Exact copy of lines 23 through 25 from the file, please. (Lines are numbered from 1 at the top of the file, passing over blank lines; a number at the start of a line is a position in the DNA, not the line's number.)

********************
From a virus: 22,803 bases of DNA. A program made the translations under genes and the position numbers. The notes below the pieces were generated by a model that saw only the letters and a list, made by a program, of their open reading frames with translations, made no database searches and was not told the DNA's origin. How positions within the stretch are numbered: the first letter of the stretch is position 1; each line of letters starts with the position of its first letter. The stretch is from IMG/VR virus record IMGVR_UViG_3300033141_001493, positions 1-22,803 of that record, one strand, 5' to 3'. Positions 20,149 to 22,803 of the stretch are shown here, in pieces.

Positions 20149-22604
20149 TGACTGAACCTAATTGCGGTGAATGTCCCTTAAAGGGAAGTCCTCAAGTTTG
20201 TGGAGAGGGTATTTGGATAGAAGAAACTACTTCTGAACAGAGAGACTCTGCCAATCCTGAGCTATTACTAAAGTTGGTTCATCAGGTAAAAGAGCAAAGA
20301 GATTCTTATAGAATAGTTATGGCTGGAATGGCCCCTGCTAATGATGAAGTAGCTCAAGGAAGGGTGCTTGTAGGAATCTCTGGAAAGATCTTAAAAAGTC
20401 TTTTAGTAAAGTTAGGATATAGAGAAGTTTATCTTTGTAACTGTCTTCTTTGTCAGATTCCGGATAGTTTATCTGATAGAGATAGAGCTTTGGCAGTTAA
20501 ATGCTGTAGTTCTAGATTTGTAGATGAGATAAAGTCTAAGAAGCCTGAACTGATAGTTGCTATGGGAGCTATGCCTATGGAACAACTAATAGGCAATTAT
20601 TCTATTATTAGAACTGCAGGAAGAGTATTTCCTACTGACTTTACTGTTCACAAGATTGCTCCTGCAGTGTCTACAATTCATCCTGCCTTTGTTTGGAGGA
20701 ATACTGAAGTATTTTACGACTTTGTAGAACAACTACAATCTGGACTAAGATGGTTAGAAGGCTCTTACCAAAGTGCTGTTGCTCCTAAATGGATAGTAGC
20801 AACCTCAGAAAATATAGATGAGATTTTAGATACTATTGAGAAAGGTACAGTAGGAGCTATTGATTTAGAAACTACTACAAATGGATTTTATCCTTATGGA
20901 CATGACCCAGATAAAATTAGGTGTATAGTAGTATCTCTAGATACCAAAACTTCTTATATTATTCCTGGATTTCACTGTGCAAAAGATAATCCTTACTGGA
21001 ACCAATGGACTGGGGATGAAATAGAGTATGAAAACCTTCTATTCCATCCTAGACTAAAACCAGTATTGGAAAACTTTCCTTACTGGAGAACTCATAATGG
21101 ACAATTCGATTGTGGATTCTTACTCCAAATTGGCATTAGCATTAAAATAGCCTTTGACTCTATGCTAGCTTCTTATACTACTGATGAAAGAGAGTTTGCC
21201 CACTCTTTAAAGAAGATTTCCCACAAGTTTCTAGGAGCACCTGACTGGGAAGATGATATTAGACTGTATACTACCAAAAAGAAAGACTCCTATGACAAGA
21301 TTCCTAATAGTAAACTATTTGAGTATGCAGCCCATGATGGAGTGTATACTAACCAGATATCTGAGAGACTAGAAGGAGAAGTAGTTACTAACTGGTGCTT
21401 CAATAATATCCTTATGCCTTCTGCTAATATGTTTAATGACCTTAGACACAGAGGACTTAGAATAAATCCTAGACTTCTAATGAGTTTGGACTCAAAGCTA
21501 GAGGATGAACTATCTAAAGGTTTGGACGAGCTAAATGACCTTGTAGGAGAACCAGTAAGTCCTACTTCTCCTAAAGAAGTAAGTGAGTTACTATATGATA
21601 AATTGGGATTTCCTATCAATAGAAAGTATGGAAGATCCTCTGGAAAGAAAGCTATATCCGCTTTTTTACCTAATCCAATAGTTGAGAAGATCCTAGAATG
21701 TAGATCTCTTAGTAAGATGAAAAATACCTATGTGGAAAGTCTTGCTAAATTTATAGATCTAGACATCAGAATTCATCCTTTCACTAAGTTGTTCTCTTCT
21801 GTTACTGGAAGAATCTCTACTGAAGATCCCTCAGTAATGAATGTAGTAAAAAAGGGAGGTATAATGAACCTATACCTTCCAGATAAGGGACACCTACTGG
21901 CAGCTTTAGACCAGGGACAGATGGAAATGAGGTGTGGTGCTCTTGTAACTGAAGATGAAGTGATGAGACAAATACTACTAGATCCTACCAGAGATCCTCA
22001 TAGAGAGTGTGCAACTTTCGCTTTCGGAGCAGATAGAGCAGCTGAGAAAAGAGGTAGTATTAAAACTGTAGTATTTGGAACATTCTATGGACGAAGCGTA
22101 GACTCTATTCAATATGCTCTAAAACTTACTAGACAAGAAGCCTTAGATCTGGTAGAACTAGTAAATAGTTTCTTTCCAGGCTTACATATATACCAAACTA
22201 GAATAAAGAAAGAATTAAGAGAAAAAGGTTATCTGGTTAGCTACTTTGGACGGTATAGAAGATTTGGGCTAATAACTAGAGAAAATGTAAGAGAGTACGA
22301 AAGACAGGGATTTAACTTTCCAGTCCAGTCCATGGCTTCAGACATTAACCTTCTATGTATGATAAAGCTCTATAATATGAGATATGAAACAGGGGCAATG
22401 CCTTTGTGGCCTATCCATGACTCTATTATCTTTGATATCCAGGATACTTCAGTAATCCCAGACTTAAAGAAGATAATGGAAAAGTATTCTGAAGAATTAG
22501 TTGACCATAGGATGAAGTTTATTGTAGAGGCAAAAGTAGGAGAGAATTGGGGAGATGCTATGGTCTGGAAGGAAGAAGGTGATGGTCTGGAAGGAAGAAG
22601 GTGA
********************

22101 GACTCTATTCAATATGCTCTAAAACTTACTAGACAAGAAGCCTTAGATCTGGTAGAACTAGTAAATAGTTTCTTTCCAGGCTTACATATATACCAAACTA
22201 GAATAAAGAAAGAATTAAGAGAAAAAGGTTATCTGGTTAGCTACTTTGGACGGTATAGAAGATTTGGGCTAATAACTAGAGAAAATGTAAGAGAGTACGA
22301 AAGACAGGGATTTAACTTTCCAGTCCAGTCCATGGCTTCAGACATTAACCTTCTATGTATGATAAAGCTCTATAATATGAGATATGAAACAGGGGCAATG